Creating a small meadow garden is a great way to create a beautiful and wildlife-friendly space.
In this article, we’ll take a look at the benefits of creating this type of planting scheme in more depth. Then how you should go about creating one where you live.
Why Create a Small Meadow Garden?
Meadow grasslands are unfortunately an endangered habitat here in the UK, and in many other parts of the world.
Climate change, land-use changes, farming and other human activity, species losses and a range of other factors mean that meadows are increasingly rare features in our landscapes. And their biodiversity is also under increasing pressure in a range of different ways.
By making a small native meadow garden at home, you can play a small role in preserving and protecting meadow species, and in halting worrying biodiversity losses.
Here are just some of the reasons why meadow habitats are habitats we should value and take steps to preserve:
- Meadows can be useful carbon sinks – deep rooted grasses and wildflowers within such systems help store carbon in the soil.
- A meadow garden is far more biodiverse than a boring neat grass lawn. It can turn an area of your garden from a labour intensive ecological wasteland into a productive, thriving ecosystem.
- Small meadow gardens can also be great alternatives to more formal flower beds or borders. Wildflowers found in a meadow can be just as beautiful as more traditional ornamental garden plants.
- Meadow flowers are great for bees and many other pollinators, and also aid a wide range of other wildlife in your garden. And when there is wildlife, your job as a gardener will be easier too, because you will have the help of an army of creatures to help you in organic pest control, fertility, and other jobs in your garden.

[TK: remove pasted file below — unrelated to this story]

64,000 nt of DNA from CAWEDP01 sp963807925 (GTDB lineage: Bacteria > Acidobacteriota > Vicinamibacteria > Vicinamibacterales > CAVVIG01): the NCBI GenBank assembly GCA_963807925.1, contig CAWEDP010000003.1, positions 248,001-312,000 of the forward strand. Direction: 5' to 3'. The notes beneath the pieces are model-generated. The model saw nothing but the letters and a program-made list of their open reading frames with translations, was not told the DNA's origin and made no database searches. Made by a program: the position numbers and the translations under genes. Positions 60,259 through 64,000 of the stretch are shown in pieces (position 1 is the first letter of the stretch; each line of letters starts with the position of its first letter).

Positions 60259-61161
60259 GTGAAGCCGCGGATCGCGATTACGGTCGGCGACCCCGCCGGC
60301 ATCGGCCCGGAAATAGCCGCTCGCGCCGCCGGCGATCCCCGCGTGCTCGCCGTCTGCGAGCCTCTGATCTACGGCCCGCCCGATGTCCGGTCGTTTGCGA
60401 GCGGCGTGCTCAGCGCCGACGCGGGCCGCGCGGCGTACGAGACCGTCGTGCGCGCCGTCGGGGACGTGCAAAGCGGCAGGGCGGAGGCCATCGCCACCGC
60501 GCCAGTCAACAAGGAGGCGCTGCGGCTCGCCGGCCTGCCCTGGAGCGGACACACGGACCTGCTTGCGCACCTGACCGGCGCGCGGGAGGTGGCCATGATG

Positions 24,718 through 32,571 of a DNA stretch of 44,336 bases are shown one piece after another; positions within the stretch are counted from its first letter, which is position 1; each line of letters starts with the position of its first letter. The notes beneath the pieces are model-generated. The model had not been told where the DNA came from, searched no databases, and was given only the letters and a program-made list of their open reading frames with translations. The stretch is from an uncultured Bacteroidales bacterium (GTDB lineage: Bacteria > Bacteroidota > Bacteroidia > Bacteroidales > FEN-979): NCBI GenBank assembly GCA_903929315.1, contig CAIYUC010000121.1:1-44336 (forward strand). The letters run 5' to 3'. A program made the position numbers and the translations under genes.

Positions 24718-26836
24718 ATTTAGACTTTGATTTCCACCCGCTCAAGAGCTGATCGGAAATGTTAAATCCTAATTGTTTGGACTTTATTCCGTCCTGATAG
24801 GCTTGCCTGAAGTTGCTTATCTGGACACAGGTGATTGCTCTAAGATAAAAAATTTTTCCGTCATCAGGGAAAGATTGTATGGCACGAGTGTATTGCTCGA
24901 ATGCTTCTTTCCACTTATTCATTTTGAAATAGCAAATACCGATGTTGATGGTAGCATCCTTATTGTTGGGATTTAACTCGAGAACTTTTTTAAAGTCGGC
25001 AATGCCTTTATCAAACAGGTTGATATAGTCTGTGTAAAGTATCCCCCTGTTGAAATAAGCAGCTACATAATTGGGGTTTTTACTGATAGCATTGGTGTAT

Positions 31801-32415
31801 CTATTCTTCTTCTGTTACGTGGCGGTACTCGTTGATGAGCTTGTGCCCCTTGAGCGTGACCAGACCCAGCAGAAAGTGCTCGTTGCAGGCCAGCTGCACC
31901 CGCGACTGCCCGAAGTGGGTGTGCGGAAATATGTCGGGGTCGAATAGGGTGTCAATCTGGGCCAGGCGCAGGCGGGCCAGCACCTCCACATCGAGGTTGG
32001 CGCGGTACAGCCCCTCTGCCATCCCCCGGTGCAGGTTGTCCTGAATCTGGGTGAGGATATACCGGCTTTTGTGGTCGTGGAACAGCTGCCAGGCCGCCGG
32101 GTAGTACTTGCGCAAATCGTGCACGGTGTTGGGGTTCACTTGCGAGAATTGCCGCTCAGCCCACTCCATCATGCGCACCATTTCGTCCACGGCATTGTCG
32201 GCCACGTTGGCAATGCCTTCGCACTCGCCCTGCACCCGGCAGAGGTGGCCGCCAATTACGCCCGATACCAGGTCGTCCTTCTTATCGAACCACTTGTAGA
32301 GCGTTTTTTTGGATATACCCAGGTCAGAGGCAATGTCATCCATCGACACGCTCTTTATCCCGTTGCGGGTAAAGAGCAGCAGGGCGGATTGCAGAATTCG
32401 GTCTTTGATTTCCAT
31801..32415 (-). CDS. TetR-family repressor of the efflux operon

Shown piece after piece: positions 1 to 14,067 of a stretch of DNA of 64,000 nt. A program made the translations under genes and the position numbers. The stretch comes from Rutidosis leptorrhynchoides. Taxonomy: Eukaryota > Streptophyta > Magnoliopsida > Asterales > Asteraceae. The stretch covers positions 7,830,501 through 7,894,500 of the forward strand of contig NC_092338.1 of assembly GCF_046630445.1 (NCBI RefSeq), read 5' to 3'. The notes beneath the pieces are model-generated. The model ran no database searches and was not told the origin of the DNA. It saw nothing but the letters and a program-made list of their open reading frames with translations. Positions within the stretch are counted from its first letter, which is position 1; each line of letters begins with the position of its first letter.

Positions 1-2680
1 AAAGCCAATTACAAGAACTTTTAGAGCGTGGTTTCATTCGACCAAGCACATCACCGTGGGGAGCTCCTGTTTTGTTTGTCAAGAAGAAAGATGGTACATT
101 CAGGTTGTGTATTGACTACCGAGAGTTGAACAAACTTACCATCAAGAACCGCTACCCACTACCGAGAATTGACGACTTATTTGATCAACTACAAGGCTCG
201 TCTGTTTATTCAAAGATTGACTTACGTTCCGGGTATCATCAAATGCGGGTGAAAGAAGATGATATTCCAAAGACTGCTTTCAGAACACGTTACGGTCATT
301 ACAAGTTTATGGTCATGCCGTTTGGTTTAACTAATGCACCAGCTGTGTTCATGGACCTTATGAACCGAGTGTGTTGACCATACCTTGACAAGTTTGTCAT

- Meadows can also be full of many useful edible or medicinal plants, or plants which are useful to us in a range of other ways.
Choosing a Type
If you have decided to create a small meadow garden, the first thing to understand is that there are different types of meadow to consider.
One of the first decisions you will have to make is whether you will create a perennial meadow, which will come back year after year, or an annual meadow, for which seeds will be sown each year.
Perennial meadows are ideal for a low maintenance garden. And are often a good choice where a small meadow garden is established where there is an existing lawn.
This type of meadow is unlike many other garden planting schemes in that it actually thrives on neglect. A less fertile area is ideal, because it allows wildflowers to thrive without being outcompeted by vigorous grasses.
Annual meadows can be a good option if you are looking for stunning ornamental displays for a bed or border. The ground can be somewhat more fertile for this type of meadow, which means this can be a good choice for previously cultivated/ fertilised areas.
This type of meadow does take a bit more work. You’ll need to start with a clear, weeded area, and while some plants may reliably self-seed, you may need to sow seeds each year.
However, such planting schemes offer beautiful displays of colourful annual blooms over 3-4 months of the year.
Choosing a Site
If you are looking for a site for a small perennial meadow garden, you need often look no further than an existing area of lawn in your garden.
If the lawn has been ‘neglected’ and has not been fertilised, then creating a small meadow garden in place of a boring grass lawn can be the ideal choice.
It is also, of course, possible to create an area of perennial meadow from scratch, working from bare soil. Especially if the area in question is not particularly rich in nutrients.
Most annual meadow plants thrive in areas of full sun. But there are also specific plant mixes which can work well in the dappled shade below trees, or in a partially shaded area.